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23 Mart 2012 Cuma

Living in Turkey, a foreigner's point of view

When I first moved here, many Turkish people asked why I would come here, because there are so many problems in Turkey. I didn't understand then, but I do now - the "honeymoon period" is over

Can you tell us about yourself a little bit? A short biography to our readers?

My name is Sarah Sweeney, I am from Nova Scotia, Canada. I was born in 1980. I come from a military family, and travelling was in my blood at a very young age. I graduated in 2002 from St Mary's University in Halifax, with a BA in International Development Studies.  At the time, I thought I would jump into development work, only to discover my BA was too general, and I would need to focus my studies on something specific, but I just didn't know what I wanted to focus on. I took sometime off, and eventually ended up in Turkey.  Finally, I think I know what I want to be when I grow up, so I decided to return to university to persue an MA in early childhood education.  I am newly married and enjoy the adventures that come everyday from being married to someone from a different country.

- Which countries have you seen or lived?

Growing up, my family travelled a bit (but not as much as most military families). We lived in London England when I was 7, then we moved to the west coast of Canada when I was 8. As a teen, I lived with my family in Rhode Island, USA. In between, we lived in our home in Nova Scotia, Canada. I am a bit of a country girl, even though I have lived in big cities.  After graduating high school, I moved to New York and worked as an au pair (something like a nanny) for a year, and then later, during one summer in university, I moved to Leeuwarden, Holland, and worked there for 3 months as an au pair again. I've been lucky to visit Italy, Germany, Switzerland, Bulgaria, and Georgia, and hope to add more countries to that list.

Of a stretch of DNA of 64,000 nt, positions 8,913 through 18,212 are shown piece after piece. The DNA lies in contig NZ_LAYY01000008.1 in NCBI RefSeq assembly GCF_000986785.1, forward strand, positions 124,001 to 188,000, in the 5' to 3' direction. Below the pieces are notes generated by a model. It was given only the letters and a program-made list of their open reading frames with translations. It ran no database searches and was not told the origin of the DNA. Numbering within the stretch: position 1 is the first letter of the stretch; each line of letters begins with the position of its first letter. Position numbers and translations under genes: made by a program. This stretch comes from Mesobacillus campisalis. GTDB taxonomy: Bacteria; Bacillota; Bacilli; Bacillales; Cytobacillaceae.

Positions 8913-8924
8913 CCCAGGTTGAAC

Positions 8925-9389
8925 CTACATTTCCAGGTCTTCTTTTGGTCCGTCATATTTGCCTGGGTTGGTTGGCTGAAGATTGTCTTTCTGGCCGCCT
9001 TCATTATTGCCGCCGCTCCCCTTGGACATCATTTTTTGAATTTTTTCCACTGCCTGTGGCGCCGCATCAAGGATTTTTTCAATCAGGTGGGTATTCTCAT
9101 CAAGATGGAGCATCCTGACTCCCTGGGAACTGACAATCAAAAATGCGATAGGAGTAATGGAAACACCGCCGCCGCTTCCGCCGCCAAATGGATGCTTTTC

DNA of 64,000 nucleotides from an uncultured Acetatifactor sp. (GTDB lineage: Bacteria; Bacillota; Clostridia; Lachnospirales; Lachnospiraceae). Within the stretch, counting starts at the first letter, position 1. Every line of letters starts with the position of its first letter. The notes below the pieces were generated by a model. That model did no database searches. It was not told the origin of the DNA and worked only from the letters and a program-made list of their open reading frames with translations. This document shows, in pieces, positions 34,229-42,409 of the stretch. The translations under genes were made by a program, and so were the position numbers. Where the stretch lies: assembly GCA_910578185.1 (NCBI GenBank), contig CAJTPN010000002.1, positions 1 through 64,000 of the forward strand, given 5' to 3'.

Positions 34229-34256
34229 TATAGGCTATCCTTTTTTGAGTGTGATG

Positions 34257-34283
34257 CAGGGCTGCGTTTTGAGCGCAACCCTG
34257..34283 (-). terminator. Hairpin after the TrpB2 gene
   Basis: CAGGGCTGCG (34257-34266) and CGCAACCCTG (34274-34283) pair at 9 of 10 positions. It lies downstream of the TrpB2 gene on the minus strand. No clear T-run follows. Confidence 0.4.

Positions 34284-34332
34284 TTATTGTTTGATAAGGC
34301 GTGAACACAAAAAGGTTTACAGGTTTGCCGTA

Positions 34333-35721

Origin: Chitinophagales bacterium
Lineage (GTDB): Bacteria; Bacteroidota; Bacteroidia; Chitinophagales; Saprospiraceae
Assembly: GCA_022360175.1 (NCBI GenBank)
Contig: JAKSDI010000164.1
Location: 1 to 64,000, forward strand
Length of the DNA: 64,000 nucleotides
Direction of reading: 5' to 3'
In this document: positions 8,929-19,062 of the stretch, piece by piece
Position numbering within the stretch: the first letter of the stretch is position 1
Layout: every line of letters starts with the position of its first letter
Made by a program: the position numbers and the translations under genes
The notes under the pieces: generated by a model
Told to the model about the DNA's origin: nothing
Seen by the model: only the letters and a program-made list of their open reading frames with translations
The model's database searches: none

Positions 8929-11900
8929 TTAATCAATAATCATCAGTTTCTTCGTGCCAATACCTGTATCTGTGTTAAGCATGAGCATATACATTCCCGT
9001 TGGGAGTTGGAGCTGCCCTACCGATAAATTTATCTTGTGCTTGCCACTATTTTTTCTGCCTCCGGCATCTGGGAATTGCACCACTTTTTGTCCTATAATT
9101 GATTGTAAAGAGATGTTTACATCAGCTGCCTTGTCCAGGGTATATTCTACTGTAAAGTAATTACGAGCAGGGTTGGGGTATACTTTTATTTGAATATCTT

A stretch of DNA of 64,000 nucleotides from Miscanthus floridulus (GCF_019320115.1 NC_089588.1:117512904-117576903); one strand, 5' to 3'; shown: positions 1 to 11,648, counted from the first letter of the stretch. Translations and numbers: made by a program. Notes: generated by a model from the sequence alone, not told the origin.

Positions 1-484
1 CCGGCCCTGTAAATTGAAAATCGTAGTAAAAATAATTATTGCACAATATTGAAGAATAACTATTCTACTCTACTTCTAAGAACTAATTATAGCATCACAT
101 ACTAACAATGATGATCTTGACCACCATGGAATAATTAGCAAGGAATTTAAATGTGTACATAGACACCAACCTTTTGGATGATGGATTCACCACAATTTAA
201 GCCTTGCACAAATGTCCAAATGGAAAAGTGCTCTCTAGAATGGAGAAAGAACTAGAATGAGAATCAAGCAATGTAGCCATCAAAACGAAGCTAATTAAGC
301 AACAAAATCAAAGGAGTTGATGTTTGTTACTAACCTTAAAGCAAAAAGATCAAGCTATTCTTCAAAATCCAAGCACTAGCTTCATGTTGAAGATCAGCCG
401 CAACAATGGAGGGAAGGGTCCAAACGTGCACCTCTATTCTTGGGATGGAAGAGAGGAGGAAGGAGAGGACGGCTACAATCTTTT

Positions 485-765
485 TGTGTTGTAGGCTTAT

Why Turkey? What made you decide to live in Turkey? 

I came to Turkey with my father on vacation in February 2004. I loved it here, but it was only a vacation. Then I returned to Canada, just in time for one of the worst snow storms imaginable. After a week of shoveling snow, I made the decision to find a job teaching English overseas. Using Dave's ESL cafe, I contacted every school I could find around the world. I was contacted by email by a school in Mexico, but before I could reply back, I was phoned by a language school here, in Istanbul. First come, first serve.

- How long have you been in Turkey? What are the differences between Canada or the other countries you've been before?

I have been in Turkey sincce April 2004. Sometimes it seems like a long time, other times, it seems like I just arrived yesterday. I'm always asked about the differences between Canada and Turkey by taxi drivers. And this is what I tell them: both Canada and Turkey are filled with warm people, who are friendly. They will give you the coat on their backs, but in other ways, citizens can also be cold. Canadians aren't so keen on physical contact among friends, and many Turks I have met are much friendlier to me when they think I am a tourist, than when they realize I am living here permanently (of course, they are friendly again when they realize I'm married to a Turk- they usually approve). A lot of the differences I see between the two countries are fading. When I first moved here, it was very uncommon for young people not to live with their families- whereas, in Canada it is quite common for young adults to move away from home after high school. However, over the years, I am seeing more young people moving out before marriage, so I can see a lot of changes taking place in this country.

- Cons Pros living here